For what?

DFA.

Monday, September 11, 2017

The Red Pill or The Blue Pill - Entering the world of Cryptocurrency.

"Be curious. Read widely. Try new things. What people call intelligence just boils down to curiosity" - Aaron Swartz.

I've been vaguely aware of the terms "blockchain" and "cryptocurrency" for several months now - probably since the beginning of 2017. Of course, "Bitcoin" is another term I've heard frequently, though my awareness of it, is older. My attention was drawn back to it, however - like most people I suspect - during the "WannaCry" hacking incident that occurred in May 2017. "WannaCry" was a global hacking attack in which corporate and government IT infrastructure was hacked and held for ransom by actors who demanded payment in Bitcoin before they would "release" their hold over affected systems. It caused all manner of mayhem for several weeks as institutions grappled with a crisis that crippled their networks. 

I think this incident, more than any other really, got me focused on the idea of digital currency.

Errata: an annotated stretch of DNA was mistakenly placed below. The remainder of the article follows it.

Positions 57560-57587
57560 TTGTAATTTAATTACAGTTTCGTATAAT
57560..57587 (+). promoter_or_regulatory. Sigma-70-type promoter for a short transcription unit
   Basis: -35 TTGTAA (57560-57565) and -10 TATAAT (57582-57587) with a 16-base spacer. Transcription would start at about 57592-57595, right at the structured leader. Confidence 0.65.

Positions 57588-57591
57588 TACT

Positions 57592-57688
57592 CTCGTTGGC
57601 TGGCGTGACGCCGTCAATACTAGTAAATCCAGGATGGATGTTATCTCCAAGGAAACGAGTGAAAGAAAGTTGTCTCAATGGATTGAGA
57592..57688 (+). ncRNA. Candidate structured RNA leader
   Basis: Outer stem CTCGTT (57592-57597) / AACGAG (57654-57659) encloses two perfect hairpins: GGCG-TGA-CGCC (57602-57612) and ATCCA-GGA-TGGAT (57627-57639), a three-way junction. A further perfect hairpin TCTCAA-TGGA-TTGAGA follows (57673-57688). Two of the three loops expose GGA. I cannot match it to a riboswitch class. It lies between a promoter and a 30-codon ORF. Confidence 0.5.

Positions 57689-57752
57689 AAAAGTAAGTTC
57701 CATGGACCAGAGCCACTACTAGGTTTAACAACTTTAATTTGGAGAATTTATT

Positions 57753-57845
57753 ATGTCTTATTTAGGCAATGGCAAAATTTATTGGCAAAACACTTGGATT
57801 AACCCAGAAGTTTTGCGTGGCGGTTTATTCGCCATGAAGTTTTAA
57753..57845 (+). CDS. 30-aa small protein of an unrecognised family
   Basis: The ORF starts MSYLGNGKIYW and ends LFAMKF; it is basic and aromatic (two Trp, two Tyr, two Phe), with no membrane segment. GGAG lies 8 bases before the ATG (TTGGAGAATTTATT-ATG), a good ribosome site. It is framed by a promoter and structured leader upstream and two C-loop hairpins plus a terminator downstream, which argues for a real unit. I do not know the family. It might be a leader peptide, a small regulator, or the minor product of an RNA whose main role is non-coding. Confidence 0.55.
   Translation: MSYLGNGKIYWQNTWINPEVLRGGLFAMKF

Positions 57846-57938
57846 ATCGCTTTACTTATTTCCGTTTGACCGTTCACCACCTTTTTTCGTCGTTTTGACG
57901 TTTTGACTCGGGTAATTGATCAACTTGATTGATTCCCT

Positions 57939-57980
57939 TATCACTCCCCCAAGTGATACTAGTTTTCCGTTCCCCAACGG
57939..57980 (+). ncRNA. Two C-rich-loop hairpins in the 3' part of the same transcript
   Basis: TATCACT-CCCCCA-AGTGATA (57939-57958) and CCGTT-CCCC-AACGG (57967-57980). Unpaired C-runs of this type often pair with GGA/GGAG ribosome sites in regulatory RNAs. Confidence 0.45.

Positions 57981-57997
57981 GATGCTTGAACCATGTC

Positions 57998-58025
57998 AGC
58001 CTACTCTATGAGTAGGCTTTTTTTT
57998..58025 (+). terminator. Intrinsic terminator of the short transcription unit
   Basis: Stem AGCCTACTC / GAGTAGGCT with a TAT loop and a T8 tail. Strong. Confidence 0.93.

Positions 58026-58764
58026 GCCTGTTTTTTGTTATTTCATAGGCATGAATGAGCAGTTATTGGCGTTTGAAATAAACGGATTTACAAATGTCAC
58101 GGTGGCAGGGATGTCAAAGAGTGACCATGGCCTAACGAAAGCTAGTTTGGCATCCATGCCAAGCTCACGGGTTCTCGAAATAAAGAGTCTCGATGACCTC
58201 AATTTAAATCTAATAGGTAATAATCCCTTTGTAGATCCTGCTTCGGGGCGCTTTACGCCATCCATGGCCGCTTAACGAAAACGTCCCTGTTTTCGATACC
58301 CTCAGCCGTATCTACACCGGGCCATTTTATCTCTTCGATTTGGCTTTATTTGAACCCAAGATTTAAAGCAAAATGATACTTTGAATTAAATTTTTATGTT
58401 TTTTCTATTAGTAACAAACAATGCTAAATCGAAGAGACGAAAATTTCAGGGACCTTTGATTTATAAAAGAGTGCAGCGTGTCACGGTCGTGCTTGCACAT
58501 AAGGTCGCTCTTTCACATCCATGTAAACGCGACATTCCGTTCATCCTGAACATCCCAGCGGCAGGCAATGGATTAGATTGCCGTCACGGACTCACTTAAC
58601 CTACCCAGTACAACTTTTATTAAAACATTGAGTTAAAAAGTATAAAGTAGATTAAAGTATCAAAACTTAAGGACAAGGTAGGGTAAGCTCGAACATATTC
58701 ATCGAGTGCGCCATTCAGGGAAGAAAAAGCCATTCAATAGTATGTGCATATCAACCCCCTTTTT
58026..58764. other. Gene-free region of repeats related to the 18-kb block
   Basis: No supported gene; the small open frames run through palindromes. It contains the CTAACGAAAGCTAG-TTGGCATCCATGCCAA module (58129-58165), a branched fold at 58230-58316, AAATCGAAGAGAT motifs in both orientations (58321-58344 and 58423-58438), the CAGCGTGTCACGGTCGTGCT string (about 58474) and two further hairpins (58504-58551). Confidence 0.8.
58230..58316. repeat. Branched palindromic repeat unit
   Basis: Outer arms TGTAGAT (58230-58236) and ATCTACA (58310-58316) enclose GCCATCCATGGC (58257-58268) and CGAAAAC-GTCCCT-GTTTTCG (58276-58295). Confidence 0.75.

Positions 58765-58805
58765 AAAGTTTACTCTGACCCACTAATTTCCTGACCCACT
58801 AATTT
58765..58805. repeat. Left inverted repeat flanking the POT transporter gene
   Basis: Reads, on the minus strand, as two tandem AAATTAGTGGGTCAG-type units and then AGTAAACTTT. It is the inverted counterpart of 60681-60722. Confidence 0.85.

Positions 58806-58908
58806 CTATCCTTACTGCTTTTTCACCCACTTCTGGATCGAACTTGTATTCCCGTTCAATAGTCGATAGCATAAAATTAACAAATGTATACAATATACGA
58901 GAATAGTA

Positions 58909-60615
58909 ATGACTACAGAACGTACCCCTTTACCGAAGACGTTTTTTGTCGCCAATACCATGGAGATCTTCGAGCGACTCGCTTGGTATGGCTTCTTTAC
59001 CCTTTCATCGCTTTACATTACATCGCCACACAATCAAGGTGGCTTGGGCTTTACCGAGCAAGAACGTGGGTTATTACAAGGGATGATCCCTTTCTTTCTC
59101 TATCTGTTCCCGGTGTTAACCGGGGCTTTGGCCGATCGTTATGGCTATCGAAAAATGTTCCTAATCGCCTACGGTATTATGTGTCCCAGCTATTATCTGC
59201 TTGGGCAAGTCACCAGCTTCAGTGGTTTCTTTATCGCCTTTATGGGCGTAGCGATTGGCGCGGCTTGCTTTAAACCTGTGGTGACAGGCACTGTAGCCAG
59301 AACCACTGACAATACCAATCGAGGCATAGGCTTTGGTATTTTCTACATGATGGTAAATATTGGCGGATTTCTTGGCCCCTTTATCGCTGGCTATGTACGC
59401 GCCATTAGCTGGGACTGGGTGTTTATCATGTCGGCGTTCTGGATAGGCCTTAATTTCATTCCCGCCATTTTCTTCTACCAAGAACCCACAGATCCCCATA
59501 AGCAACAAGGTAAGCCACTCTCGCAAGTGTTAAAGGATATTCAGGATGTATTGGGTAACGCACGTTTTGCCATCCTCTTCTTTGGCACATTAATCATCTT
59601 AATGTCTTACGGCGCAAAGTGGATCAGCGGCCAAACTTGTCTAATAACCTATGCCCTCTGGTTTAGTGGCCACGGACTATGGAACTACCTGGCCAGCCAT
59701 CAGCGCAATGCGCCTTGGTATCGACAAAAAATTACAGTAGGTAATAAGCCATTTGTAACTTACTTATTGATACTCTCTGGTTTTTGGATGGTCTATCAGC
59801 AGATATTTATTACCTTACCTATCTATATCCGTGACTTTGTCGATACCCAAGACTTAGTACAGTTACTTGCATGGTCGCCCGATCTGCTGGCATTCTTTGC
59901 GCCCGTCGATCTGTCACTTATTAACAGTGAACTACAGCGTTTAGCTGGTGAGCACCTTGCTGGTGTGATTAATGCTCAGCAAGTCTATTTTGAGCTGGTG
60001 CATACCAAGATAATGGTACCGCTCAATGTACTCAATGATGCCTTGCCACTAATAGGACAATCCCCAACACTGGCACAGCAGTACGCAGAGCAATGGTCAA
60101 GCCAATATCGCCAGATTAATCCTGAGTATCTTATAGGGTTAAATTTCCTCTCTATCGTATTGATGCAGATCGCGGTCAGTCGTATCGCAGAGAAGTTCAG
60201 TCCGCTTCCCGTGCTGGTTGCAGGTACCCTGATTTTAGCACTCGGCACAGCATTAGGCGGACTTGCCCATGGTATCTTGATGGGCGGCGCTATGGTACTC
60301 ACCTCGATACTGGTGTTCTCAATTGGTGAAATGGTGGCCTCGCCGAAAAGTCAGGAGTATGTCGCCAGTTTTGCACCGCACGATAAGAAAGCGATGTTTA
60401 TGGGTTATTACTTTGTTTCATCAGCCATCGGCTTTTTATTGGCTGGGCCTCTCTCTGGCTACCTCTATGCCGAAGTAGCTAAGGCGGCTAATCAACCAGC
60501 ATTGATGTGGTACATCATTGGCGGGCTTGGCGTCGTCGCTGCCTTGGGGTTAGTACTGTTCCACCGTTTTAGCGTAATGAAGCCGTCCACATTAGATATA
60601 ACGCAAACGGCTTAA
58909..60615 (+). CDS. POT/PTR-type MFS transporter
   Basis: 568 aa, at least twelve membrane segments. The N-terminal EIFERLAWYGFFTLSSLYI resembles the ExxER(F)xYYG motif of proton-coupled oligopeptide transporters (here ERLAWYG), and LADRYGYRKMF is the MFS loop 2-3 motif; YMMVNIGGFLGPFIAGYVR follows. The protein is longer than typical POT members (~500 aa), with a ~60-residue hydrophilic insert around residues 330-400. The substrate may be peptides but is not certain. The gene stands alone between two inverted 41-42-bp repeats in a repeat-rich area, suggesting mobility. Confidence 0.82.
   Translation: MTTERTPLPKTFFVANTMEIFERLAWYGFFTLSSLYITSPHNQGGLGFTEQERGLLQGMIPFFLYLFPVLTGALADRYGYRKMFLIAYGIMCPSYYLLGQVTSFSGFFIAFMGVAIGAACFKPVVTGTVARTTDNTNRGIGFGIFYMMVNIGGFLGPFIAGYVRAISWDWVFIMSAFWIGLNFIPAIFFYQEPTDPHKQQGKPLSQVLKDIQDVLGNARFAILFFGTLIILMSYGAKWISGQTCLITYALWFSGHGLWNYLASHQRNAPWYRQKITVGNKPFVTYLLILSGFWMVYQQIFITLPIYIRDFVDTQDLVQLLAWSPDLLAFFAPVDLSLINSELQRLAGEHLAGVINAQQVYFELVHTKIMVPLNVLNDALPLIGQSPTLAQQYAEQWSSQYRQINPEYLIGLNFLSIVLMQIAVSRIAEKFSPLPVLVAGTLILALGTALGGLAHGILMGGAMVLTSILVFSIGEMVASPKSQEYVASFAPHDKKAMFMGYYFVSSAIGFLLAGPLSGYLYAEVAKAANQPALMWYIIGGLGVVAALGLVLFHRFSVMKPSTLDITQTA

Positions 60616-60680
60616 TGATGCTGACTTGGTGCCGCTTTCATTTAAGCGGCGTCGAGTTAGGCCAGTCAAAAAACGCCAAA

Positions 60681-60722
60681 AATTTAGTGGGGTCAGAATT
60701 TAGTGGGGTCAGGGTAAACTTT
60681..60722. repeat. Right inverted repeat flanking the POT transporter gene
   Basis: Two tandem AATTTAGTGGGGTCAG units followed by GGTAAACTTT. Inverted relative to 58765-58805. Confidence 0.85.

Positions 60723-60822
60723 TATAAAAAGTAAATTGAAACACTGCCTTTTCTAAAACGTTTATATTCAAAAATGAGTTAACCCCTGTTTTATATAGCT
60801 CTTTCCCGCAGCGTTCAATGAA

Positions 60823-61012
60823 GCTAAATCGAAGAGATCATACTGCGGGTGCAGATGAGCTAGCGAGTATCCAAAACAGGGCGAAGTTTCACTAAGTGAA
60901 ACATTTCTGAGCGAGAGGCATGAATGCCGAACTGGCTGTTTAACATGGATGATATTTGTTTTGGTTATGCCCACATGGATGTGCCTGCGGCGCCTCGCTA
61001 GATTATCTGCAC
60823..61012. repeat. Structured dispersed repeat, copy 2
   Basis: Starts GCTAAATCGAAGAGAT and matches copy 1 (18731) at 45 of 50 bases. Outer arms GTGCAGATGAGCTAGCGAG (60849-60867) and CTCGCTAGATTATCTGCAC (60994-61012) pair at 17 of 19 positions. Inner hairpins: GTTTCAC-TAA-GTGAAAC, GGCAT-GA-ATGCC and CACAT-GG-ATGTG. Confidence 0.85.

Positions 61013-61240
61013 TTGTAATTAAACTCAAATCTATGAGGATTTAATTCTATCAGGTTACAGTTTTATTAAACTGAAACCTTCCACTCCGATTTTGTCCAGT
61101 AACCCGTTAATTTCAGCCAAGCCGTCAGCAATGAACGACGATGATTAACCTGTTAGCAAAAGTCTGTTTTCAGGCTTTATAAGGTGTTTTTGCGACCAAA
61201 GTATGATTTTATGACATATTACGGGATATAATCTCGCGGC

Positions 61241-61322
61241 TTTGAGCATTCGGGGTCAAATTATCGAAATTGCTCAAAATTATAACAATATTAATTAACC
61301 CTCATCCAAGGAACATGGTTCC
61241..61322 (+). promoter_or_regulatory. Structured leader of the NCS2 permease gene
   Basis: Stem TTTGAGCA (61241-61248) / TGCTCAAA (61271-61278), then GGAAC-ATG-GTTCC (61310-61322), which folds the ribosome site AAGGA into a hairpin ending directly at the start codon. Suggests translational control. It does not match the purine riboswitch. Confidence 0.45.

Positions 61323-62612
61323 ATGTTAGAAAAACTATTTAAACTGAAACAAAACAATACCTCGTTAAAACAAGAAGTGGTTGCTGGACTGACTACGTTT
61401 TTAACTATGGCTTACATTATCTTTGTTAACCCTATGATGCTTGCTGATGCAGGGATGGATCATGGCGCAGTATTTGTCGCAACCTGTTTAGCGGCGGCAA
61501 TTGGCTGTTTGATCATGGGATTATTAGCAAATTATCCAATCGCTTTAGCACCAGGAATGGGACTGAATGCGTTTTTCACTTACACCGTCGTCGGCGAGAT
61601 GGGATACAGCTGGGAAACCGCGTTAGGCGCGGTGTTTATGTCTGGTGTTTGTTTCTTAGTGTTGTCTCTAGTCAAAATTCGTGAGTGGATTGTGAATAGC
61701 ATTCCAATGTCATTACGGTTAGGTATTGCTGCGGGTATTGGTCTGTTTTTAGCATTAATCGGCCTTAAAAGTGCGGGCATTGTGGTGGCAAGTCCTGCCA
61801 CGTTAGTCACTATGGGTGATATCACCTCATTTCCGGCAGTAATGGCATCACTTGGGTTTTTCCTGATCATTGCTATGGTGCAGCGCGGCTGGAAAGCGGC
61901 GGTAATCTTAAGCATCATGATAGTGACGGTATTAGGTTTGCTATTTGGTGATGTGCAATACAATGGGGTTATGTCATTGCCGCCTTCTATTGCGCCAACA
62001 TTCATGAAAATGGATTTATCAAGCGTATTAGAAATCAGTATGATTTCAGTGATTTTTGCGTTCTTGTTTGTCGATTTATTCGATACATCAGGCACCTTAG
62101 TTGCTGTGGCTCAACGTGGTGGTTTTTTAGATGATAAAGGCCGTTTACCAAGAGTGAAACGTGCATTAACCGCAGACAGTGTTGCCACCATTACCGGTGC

Rather than be scared of the idea of digital currency and how it could be used nefariously, I instead became more intrigued by it. What is this supposedly intangible thing? How does it work? I soon discovered that the world of blockchain technologies and cryptocurrency is one offering some pretty serious - if a little volatile - opportunities. 

Right now, there is a whole marketplace that trades in various forms of digital currency. Not only that, the idea that currency used to transact between individuals anywhere in the world - without the need for a third party like a bank - is one I think has the potential to be a game changer in our life time - and not only in the area of currency trading. 

I've dived in to the pool and I thought I'd share what I have discovered so far. Now, I will say up front that this is my own experience to date and a lot of what I describe will require you to do further reading. However, I encourage questions and feedback in the comments section. This will enable me to discuss my experience further and address things I may have left out.